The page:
The Colorado in this area is a legally navigable river through private, state, and BLM land and access is open through private land. Anglers may not trespass on the banks of private property, though, without permission. The first place to put in a boat is Pumphouse Recreation Area, a BLM campground and launch site. This is a fee area for all users.
A good half-day float is from Pumphouse to Radium, the next launch/takeout site. This gives anglers 4 miles of water to fish, most of which is inaccessible without a boat. It's an easy float most of the way but watch out at Needle Eye Rapid, the halfway point. It's Class lll water above 4000 cubic feet per second (cfs) and because of the canyon, the rapid isn't easily scouted before running it. Prior to runoff, or in late summer and fall, flows under 1500 cfs are a piece of cake – provided the oarsman is experienced.
There's no need to hurry this float. Plenty of places exist to get out and fish from the bank or wade the shallower parts. In canyon stretches, work a fly or lure next to the walls. Expect to catch fish anywhere, though. Three miles from Pumphouse, stop and enjoy soaking in a warm spring, just the thing to relax fatigued muscles after fighting dozens of big fish.
|A 14-inch brown taken near Radium|
At the Radium takeout is a free campground. The facilities are tent pads, tables, fire grates, a parking lot, and toilets.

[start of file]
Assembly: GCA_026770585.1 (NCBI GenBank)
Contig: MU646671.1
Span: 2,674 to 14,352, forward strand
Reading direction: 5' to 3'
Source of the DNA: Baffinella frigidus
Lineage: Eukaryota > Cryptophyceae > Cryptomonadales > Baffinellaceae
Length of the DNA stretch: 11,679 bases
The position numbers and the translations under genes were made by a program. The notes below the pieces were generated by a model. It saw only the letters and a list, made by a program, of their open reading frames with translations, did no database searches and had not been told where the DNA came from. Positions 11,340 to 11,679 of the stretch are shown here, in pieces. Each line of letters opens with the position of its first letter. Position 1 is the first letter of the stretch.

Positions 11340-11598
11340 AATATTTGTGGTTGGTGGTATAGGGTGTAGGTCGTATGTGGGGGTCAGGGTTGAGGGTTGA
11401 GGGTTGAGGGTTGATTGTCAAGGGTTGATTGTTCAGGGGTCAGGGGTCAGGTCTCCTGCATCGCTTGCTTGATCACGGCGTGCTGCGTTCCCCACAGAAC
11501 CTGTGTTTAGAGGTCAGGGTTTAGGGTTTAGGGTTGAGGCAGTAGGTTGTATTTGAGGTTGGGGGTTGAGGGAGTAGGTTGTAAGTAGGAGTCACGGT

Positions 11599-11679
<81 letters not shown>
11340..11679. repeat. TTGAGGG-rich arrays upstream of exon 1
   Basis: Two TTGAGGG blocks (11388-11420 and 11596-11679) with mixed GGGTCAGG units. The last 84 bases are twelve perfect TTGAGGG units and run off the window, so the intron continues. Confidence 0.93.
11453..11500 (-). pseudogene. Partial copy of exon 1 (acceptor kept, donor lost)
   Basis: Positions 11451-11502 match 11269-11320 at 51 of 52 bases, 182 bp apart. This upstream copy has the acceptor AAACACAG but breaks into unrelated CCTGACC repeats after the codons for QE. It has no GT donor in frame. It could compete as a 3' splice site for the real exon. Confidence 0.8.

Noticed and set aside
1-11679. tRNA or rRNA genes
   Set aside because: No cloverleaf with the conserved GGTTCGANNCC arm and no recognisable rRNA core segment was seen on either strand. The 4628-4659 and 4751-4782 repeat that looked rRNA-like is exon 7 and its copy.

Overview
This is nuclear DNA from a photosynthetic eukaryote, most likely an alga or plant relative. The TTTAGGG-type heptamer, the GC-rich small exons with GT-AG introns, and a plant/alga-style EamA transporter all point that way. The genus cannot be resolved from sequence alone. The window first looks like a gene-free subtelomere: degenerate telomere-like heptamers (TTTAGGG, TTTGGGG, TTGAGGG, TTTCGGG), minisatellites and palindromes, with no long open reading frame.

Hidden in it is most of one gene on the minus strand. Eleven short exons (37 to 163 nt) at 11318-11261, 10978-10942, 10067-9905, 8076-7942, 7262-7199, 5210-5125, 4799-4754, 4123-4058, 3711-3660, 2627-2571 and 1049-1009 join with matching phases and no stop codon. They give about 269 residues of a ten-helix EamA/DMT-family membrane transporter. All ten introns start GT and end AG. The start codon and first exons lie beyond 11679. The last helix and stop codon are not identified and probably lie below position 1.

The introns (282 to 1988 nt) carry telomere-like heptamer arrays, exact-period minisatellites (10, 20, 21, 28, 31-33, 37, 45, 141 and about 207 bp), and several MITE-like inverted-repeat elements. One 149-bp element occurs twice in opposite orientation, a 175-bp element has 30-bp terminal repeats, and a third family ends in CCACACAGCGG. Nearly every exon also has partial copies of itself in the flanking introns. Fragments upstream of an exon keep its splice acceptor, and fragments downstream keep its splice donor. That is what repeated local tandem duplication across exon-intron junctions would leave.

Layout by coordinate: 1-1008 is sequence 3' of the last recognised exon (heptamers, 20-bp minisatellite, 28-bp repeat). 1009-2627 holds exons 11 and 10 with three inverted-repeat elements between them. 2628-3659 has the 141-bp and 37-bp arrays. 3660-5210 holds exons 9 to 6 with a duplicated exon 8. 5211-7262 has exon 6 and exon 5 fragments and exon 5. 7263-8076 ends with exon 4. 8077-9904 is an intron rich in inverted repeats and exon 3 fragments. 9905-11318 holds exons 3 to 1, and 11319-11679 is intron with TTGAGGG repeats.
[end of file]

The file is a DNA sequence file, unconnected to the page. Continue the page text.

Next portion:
The stretch from Radium offers three possible floats. One ends at Rancho del Rio six miles downstream. Going on to Yarmony Bridge is another mile, and the trip to State Bridge is 10 miles. The float requires negotiating two rapids, Red-Eye and Yarmony. These are Class ll/lll depending on flows. Use extreme caution at rates above 2500 cfs.
A feature of floating the entire 14 miles is the chance for remote overnight stops along the river. The first designated place is Cottonwood, 3.5 miles from Pumphouse. Below Radium are Island, Bench, and Lone Tree. The only facilities are tables and fire pits. Boaters can also camp anywhere on BLM land.
Floating this stretch presents one logistics problem at the takeout – how to get back to your vehicle. One solution is to use the shuttle service at Rancho del Rio. For a fee they will drive your vehicle to their parking lot. The other answer is to use two vehicles, parking one at the launch, the other at the takeout. Although this doesn't incur any fee, it does use valuable fishing time.
OK, not everyone has a boat or access to a boat. Anglers on foot still have a few places to access the river without trespassing. The first place is at Pumphouse. It has good fishing at the campground. A trail heads upstream along the bank toward Gore Canyon. Except at low flows, don't plan to wade many sections. This is a good stretch to fish with lures or spinners.
Three miles of the river below Rancho del Rio run through BLM land. The Trough Road follows the river and has places to park near the water. A railroad runs between the county road and the river and trains pass here frequently. Use caution.
State Bridge is a premier spot to fish. In the fall look for browns running up the Piney River to spawn. It's almost too small to be called a river. A couple miles are open above the confluence on BLM land.
|Rancho Del Rio offers a shuttle service for anglers floating the Colorado|